7 considerations before you add compounding to your business
August 15, 2020
At a time when pharmacies are trying to differentiate themselves, particularly away from a discount model, compounding seems to be an easy add on into the pharmacy. From a state-of-the-art custom-built facility to a small space in the rear of the dispensary here are seven areas of consideration:
1. Is there a market for compounding in your area? It seems rather obvious, start with making sure you have prescribers in the immediate area. Research what their specialties are and the types of products they prescribe. This will provide insights into the type of compounding activities you will be undertaking e.g. whether you are setting up for simple or complex compounding which may need the provision for hazardous materials or sterile preparation. This has a flow on effect into the type of equipment you will need, the space requirements and type of staff you need to employ and their level of training.
2. Training/Accreditation Again, depending on whether you are undertaking simple or complex compounding, you may need additional training. There is a PSA National Competency Standards Framework which provides guidance on this. Both the PCCA and Medisca provide comprehensive courses which include technical training as well as training in operational matters, administrative and financial management.
3. Regulations There are a number of guidelines and reference materials covering the requirements (see reference list below). Whilst the current regulations in Australia are minimal, the USA is further advanced in this area, and it is likely that we will be moving to adopt may of their standards, understanding these will ensure that when you build your facilities you are ready for what may come e.g. the addition of a gowning room.
Of particular–note is the requirement to be compliant with the TGA in relation to Extemporaneous dispensing in community pharmacies in addition to complying with Safe Work Australia guidelines, particularly around protective clothing and a powder containment cabinet with HEPA filtered exhaust air. Similar to other parts of your business, there is a requirement to keep excellent records, of particular note, ingredients, batch numbers and expiry dates.
4. Insurances Make sure you speak with your insurer or broker and let them know you are adding compounding to include the appropriate professional indemnity cover. 5. Premises/Facilities Some pharmacies place compounding facilities in back of house, whilst others build compounding into the retail area, creating a sense of theatre in the pharmacy, clearly differentiating it.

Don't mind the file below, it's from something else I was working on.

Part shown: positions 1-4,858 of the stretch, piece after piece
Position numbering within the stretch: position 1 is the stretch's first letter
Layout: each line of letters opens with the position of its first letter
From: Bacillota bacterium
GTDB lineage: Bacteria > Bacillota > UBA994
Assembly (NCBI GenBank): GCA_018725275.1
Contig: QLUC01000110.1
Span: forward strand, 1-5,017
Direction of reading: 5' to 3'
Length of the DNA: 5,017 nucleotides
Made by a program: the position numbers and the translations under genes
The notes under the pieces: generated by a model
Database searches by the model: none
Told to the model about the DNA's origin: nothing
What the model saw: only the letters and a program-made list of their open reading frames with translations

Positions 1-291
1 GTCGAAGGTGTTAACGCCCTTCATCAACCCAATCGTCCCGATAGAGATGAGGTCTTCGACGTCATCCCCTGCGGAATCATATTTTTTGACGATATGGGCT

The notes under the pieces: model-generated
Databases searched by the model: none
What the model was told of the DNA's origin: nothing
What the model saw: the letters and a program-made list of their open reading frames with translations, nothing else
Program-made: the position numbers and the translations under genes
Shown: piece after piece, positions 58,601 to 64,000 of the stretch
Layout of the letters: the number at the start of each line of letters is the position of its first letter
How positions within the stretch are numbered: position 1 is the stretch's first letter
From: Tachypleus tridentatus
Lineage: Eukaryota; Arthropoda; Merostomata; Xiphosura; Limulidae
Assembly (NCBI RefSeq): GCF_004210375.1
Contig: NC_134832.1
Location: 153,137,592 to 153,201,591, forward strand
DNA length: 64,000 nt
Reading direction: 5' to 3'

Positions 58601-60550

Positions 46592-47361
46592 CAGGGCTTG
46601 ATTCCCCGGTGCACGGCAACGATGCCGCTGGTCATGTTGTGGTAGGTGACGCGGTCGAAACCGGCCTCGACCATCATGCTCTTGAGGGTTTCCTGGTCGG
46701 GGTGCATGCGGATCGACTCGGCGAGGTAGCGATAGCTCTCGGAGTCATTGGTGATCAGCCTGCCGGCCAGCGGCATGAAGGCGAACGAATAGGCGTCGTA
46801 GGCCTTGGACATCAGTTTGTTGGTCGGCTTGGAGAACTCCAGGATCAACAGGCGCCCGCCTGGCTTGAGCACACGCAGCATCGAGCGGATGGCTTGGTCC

The guidance is that compounding activities must take place within a pharmacy premise which is suitably designed and equipped, away from routine dispensing and high traffic areas. The area needs to be:
at least 9 sqm
separated by floor to ceiling walls with at least one door for entry and exit
have impervious flooring
has a dedicated stainless-steel or other impervious material sink
a bench of at least 2m long and minimum widths vary by state
easy to clean surfaces made from impervious materials
an area which can be used to isolate raw materials and finished products
adequately lit and ventilated
can maintain an ambient temperature of 25°C
6. Equipment and Devices
The products you make and compliance to regulations will guide you to what is needed. As a minimum you are likely to need a compounding hood, unguator, electronic balances, hot plate, appropriate storage, spill kit, mortar and pestle.
7. Make sure you build a profitable business model Investigate this well. There is no point adding compounding to your business if it is going to cost you more money than adding another professional service to your business. We suggest working with your accountant or financial advisor to understand your input costs, volumes and profitability. Treat it like any other category in your business and look at it as a return on space calculation.